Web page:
Adopt A Rescued Bird Month on January, 2018: Risks Of Adopting Birds From Rescue Shelters?

January, 2018 is Adopt A Rescued Bird Month 2018. Parrots and Cockatoos‎ Do you want a winged friend 4 life? Learn more about them from us.

Risks Of Adopting Birds From Rescue Shelters?

when you adopt a bird you have to remember that they may have issues from abandonment to outright abuse. the good thing is that most birds move on with time and training. when we got our cockateil he had been abandoned outside in front of my sisters store, in a box, in the middle of february with a snowstorm on its way, with a note that said "he bites, dont want". we have no idea what happened to him before we got him, but he has the greatest personality! we have had him for over 18 months and he loves me(of course), tolerates my sister, and LOVES the windows in our house! He doesnt like men at all tho. :) that might be from abuse, or it could be his dislike/like.

the best way to besure that the bird you choose is right for you is to spend time with you to bond to you. personally i like the cockatiels better then any other bird ive had in the 6 years i have had them

Amazon Gold Box

My daughter wants a bird for her birthday?

My daughter wants a bird for her birthday?

Most rescues will adopt to people with children, but because of the nature of the bird and where it has been, they normally will not do it because they either think that the bird is going to be harassed by the child, unintentionally of course, or the bird will not get any attention because the child needs it. They are more weary of adopting to someone with a 7 year old than someone with a 17 year old, if you know what I mean. It's just to be cautious.

Parakeets and cockatiels will be perfectly fine alone if you give them enough attention and treat them right. The only time you really need 2 or more birds is when you cannot provide at least an hour of play each day or due to the bird being lonely, again because of lack of attention/play, it starts to pluck.

Plan to spend around 30$ for a parakeet, 75$ for a cockatiel. The cage will be another 60$+, and food will run you about 20$ a month, not including fresh veggies and fruits or any additional things you want to give your bird. And toys are constantly destroyed, they not only need to be rotated to reduce boredom, but they also need to be given new toys as they start to run out of them.

Cockatiels are more of a mini parrot, therefore they're going to be more social, friendly and be around a bit longer. A parakeet is a great first bird, especially since they can become great buddies with you and your daughter. The choice is really up to you. It depends what you want out of the bird, what you can put up with and ultimately, what you are willing to put it attention wise.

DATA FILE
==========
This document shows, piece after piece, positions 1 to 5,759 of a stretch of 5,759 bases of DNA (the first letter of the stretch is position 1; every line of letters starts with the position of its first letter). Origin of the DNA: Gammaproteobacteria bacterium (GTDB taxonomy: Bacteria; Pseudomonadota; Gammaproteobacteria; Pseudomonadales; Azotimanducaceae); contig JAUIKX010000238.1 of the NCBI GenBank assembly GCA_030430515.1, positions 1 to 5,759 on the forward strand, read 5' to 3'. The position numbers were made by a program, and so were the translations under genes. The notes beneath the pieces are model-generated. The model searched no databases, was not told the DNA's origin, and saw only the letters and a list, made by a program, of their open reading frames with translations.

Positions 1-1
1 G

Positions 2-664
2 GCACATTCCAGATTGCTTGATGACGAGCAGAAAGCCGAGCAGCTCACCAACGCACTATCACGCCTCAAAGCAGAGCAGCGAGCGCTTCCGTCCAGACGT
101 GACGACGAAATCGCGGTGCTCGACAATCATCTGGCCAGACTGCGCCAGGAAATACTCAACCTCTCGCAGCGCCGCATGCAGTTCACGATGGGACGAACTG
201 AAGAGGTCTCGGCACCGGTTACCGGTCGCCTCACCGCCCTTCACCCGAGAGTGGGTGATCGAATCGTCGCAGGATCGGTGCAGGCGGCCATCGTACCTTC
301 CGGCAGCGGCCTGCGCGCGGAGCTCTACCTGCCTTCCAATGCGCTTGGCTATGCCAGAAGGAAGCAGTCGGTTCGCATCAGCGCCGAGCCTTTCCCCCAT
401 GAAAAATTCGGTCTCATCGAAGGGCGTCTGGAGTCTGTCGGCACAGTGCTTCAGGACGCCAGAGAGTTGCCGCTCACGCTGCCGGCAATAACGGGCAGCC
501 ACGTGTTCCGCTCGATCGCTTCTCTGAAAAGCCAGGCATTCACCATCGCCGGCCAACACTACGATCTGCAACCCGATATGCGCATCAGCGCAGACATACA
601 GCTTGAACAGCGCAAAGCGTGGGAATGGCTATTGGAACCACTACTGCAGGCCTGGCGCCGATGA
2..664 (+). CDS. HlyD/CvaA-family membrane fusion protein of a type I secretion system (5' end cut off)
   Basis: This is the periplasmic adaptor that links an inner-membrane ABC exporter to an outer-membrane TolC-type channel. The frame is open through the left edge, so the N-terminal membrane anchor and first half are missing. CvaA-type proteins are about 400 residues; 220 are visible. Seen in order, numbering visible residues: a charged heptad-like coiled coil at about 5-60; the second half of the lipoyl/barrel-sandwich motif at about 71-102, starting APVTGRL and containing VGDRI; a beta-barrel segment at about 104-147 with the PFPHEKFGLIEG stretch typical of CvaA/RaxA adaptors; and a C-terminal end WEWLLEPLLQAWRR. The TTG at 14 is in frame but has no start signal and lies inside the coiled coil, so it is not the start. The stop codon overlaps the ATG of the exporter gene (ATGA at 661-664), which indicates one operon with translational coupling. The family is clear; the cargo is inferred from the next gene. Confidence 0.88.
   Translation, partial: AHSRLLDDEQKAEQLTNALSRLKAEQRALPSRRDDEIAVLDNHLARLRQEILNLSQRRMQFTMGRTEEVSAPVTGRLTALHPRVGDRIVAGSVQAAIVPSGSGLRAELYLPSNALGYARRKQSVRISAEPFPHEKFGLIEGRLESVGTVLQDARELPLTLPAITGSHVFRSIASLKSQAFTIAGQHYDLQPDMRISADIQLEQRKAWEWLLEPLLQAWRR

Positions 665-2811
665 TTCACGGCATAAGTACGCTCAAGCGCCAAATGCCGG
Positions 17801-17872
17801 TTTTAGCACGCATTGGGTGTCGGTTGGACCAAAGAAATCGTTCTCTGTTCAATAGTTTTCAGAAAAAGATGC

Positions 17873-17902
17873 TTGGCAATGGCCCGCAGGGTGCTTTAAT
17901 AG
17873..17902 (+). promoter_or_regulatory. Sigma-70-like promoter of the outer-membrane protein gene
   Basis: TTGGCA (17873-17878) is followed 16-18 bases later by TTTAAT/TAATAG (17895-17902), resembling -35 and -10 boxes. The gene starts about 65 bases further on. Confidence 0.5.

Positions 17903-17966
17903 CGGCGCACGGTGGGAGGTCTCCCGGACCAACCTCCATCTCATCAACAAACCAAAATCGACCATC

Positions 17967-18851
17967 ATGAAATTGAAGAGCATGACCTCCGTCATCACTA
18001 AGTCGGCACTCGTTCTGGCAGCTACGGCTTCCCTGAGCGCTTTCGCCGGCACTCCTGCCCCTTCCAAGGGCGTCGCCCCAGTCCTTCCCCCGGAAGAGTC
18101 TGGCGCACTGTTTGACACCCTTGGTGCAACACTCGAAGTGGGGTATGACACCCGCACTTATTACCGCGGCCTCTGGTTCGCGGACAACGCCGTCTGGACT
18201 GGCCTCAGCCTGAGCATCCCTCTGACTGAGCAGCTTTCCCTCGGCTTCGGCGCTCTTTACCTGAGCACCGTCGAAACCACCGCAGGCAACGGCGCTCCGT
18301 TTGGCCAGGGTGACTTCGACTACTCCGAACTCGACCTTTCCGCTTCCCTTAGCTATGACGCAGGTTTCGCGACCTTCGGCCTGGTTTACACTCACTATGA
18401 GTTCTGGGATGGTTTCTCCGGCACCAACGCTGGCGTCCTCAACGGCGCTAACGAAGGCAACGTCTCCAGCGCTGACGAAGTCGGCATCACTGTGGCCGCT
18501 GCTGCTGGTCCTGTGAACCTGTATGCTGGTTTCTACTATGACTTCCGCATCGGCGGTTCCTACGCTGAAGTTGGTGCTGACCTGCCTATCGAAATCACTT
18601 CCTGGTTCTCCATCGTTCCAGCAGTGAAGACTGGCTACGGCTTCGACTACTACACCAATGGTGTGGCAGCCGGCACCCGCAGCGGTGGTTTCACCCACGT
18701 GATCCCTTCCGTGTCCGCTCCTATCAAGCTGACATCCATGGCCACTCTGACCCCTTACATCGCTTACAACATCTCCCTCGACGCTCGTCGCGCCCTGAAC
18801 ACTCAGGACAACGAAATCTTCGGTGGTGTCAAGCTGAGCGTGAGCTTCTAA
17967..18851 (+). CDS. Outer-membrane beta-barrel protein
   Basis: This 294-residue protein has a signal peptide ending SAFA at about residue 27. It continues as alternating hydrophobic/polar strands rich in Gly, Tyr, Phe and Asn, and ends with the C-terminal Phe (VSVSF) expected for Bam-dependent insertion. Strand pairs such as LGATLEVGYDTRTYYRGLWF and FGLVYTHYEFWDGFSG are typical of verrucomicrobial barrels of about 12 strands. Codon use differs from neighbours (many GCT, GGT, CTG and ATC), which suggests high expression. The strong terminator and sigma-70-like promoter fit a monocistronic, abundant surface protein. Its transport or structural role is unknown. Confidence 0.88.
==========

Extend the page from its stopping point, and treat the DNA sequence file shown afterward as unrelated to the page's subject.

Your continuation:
You should buy a book on parakeets or cockatiels and learn what you need to about them before you jump to buy her a bird. You are a great mom for wanting to get her it and an even better mom for wanting to adopt, but if the bird is not cared for properly, so many things can happen.

You have 5 weeks before you have to get it, so I would suggest you spend the next few weeks studying up and just reading about parakeets in your spare time. Don't be shy to ask questions here on YA! either.

Also, get the bird from a breeder or small petshop before you decide to get it from a chain store like petco & petsmart, too. Birds are going to be friendlier if they come from a breeder who personally cares and feeds them. Whatever you do, just remember that birds are work. They are not like hamsters or cats or dogs. They require more than that and as long as you can provide attention and what not, then I say you should get it and it will make your daughter really happy!

Is it ok to buy a bird from a breeder instead of rescuing one?

Is it ok to buy a bird from a breeder instead of rescuing one?

When it comes to parrots, always get the bird you want. Cockatiels are some of the most popular pet birds in western society, it will find a home. If this is your first bird, it's not a good idea to get a rescue, especially if you're not an adult with a stable income, job, and housing. Parrots take a lot of work. Rescue parrots often take so much more. It's best for you, your mom, and the cockatiel that you get the rosey bourke. You won't have the very hard task of helping an intelligent bird adapt to a new home and a new life. Your mom won't have to deal with caring for a rescue bird that may not be all there while you're in school or with your friends. The cockatiel will likely get adopted by a more experienced owner who is capable of providing the proper care for it.

That being said, cockatiels are still great birds. They're so comical and expressive. Even if you don't want or can't provide for a rescue cockatiel, breeder birds still make good pets. Anyways, choice is yours, choose the bird YOU want, and be absolutely dedicated to it once you do!

Agoda
Holidays also on this date Monday, January 1, 2018...